This two-day sandpit creates a dynamic approach to the development of concepts for innovative projects and funding bids. By the end of both days, the participants will form interdisciplinary project teams and generate proposals (including pinpointing external partners) for funded projects on media and social justice issues. See more details in the programme outline.
The event will involve participants from across BU, who are interested in, or already doing research on, social justice issues. It will establish an interdisciplinary dialogue, enhance the scope for public engagement or knowledge transfer, increase the potential for impact, improve the chances for successful bids, and establish cross-institutional networks as seedbeds for future projects.
The sandpit will culminate in project pitches to a panel of senior staff (see below) for constructive feedback and for allocating a bid-writing mentor. After the event, the teams will be offered mentorship to support writing the full funding application.
Sandpit Programme Outline
Who should participate:
We welcome any BU-based junior to mid-career researcher, artist, practitioner or anyone with a general interest in media and social justice. You should be keen to work in a multidisciplinary team, and willing to commit to attending the full sandpit, on both days. No prior experience of research funding is required.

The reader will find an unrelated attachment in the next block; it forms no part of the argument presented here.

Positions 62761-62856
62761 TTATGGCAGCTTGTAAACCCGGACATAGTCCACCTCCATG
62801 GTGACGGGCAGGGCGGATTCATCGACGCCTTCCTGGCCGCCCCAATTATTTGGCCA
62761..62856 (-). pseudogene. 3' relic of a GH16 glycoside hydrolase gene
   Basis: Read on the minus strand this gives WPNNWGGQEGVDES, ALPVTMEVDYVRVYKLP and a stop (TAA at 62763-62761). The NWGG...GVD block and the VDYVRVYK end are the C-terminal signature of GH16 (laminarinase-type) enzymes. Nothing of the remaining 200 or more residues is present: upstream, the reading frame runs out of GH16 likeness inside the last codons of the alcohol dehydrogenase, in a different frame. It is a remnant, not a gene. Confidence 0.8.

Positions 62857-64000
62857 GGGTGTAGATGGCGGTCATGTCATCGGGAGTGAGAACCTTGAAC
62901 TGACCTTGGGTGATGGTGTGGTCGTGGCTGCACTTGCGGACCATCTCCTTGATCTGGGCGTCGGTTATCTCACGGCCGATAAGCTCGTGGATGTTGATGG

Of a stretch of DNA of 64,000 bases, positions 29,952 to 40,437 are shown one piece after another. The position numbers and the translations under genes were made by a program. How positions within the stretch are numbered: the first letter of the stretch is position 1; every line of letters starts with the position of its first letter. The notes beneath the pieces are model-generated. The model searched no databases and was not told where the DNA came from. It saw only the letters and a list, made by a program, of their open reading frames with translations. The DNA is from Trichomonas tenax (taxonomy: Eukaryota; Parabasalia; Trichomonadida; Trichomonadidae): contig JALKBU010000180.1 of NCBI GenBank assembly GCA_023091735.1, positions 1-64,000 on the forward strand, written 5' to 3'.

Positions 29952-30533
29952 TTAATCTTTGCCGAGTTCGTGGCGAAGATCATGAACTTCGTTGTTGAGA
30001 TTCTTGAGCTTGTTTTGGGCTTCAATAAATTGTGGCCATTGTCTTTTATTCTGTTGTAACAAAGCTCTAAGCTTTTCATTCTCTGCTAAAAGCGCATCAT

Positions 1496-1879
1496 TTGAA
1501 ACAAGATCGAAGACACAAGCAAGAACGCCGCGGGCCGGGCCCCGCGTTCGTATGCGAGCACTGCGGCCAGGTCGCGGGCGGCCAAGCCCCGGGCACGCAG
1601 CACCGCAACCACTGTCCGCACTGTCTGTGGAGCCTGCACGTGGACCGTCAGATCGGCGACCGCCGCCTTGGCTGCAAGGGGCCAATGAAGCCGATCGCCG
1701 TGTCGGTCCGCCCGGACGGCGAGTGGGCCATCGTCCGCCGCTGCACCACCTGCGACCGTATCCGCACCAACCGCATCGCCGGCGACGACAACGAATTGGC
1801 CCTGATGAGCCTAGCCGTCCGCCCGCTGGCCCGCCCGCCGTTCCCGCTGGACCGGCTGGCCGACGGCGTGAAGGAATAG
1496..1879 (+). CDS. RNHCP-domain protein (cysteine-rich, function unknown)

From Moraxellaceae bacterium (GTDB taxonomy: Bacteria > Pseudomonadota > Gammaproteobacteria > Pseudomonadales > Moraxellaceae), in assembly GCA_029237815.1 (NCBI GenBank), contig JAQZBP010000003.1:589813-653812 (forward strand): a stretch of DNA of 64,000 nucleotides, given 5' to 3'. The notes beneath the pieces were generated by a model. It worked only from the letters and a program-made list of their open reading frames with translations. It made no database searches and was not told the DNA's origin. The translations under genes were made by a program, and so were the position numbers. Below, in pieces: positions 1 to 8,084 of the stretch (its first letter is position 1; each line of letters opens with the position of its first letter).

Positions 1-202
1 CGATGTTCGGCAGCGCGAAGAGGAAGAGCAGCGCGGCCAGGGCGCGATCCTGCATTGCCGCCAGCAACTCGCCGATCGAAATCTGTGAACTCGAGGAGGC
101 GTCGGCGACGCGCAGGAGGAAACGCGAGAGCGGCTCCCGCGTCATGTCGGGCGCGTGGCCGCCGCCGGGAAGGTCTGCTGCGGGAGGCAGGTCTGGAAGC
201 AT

How to participate:
To secure your spot in the Sandpit, please complete and submit the following application – note that all participants must commit to attending both full days:
The untimely death from cancer of former UK Labour cabinet minister, Dame Tessa Jowell, has triggered a wave of tributes from across the political spectrum. Her vision for securing the 2012 Olympics for London, her formative role in New Labour’s flagship Sure Start scheme, and most recently, her campaign for cancer research, have all been given many column inches.
Media literacy existed as a New Labour policy well before Jowell’s turn at the Department for Culture Media and Sport (DCMS). Her predecessor, Chris Smith, believed that the concept was a useful one for “arming the citizen-consumer” of media, to make responsible choices in a period of increasing deregulation.
To the dismay of some of her own policy advisors, Jowell seized the concept, made it her own, and became a fervent advocate at every opportunity. In an address given at BAFTA the year following the Communications Act, she referred to media literacy as “a coming subject” and one that “in five years’ time will be just another given”.
With the benefit of hindsight, Jowell’s optimism seems to have been misplaced. Media literacy, arguably, has never been lower on the political agenda. The plethora of initiatives that sprang up in the wake of the Communications Act have largely withered on the vine – and the process of recent reforms to the popular Media Studies A-level have seen the subject savagely “strangled”.
Yet Jowell’s argument for media education has never been more relevant. “It is important,” she insisted, “that we know when we are watching ‘accurate and impartial’ news coverage and when we are not”. These are prescient comments when you consider that they were made more than a decade before “post-truth” became the Oxford Dictionary’s Word of the Year (in 2016) and when terms such as “fake news” or “Leveson Inquiry” had yet to pass anyone’s lips.